John Swinney set to become next SNP leader and Scottish first minister as rival quits race

John Swinney appears set to become Scotland's next first minister after Graeme McCormick pulled out of the race to become SNP leader.

Mr McCormick's decision not to pursue a leadership bid leaves Mr Swinney as the only official candidate after Humza Yousaf announced he is stepping down.

Mr Yousaf said he was resigning last week after he decided to end the power-sharing agreement with the Scottish Green Party.

Reports of a contest began early on Sunday when Mr McCormick said he had secured the 100 nominations from 20 branches needed to run against Mr Swinney.

But in a statement shared with Sky News, the party activist said he had had a "lengthy and fruitful conversation" with Mr Swinney, adding he had "met the threshold set by the party rules".

👉 Listen above then tap here to follow Politics at Jack at Sam's wherever you get your podcasts 👈

"John and I agreed the challenges which the SNP, our government and our people face, and explored new thinking on a range of issues which I am confident, as they are advanced, will inspire activists both within the SNP and wider independence movement in the following weeks and months," he said.

"This is a fresh start for our members and our politicians, and I'm sure that John's determination to deliver Independence will be rewarded at the forthcoming general election.

"I have therefore concluded that I shall not proceed with my nomination for party leader but instead support John Swinney's nomination for party leader and first minister of Scotland."

It means the party will avoid a three-week leadership contest, which would have been triggered had Mr McCormick not stepped aside and received the required 100 nominations.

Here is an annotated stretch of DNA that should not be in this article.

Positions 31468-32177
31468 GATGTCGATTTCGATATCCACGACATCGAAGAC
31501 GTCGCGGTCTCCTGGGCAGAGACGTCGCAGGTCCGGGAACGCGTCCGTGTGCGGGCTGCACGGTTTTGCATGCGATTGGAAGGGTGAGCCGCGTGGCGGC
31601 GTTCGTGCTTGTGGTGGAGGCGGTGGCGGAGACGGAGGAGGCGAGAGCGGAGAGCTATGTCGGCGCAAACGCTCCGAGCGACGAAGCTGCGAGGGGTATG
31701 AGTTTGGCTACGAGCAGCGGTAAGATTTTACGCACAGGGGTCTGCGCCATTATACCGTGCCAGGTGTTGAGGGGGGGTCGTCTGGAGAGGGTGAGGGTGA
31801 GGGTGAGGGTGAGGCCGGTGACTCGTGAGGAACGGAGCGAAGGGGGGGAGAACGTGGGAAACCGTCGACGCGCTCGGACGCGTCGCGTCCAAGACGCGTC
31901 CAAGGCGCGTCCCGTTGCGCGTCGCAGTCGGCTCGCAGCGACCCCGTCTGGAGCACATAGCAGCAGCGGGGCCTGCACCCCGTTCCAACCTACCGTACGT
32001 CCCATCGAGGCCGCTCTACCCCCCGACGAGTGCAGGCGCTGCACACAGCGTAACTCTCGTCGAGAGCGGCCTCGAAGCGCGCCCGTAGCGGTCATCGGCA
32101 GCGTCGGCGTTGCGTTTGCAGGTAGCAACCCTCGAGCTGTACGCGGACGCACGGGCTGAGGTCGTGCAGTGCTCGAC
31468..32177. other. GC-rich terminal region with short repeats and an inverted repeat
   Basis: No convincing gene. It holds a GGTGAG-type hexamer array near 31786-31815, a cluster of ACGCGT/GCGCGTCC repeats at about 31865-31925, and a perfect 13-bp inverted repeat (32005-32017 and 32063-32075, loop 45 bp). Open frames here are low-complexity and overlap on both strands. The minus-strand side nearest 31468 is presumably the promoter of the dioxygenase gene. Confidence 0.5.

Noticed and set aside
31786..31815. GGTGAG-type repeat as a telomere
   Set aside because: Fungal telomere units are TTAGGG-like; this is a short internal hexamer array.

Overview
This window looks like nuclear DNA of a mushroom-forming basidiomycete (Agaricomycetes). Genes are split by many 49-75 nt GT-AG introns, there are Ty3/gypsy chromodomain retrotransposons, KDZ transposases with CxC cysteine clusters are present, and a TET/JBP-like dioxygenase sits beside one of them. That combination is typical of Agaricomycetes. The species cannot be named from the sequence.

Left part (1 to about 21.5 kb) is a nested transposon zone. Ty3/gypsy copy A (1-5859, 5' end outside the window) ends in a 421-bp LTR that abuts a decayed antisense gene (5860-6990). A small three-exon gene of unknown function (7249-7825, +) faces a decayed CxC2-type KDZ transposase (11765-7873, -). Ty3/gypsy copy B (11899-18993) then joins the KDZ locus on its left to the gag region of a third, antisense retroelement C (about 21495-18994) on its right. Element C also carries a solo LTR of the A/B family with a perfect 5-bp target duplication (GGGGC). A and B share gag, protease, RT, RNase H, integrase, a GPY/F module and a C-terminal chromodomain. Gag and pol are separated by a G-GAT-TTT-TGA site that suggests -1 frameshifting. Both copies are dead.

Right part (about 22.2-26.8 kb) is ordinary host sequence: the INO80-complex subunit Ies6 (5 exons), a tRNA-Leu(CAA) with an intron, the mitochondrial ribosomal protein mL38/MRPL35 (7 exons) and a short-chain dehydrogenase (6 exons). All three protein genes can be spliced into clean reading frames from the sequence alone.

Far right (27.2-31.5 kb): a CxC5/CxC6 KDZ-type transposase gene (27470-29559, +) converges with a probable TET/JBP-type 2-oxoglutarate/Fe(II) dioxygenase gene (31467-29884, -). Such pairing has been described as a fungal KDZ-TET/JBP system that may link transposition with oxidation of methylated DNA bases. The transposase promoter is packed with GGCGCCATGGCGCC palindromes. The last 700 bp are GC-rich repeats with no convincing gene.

Assuming there are no last-minute challengers, the leadership bid will not have to be put to SNP members and Mr Swinney is likely to become Scotland's next first minister as early as Tuesday.

Read more
Who is John Swinney?
What direction will the SNP take?

Earlier on Sunday, Mr Swinney warned potential challengers from entering the race, saying it would delay the party from "rebuilding".

"My bid to become SNP leader has received very, very comprehensive support within the SNP. I have sent out a message which is about unifying the SNP to strengthen our party and win Scottish independence," he told Sky's Trevor Phillips.

"I think that is necessary as the SNP is not as cohesive today as the party needs to be, and my campaign has attracted very wide support.

"So I think the SNP has got a chance to start rebuilding from the difficult period that we've had under my leadership and, bluntly, I would just like to get on with that as quickly as I can do because every day that we spend in an internal contest, which I think we all probably know the outcome of, we delay the ability for the SNP to start its rebuilding and I want to get on with that as quickly as I possibly can do."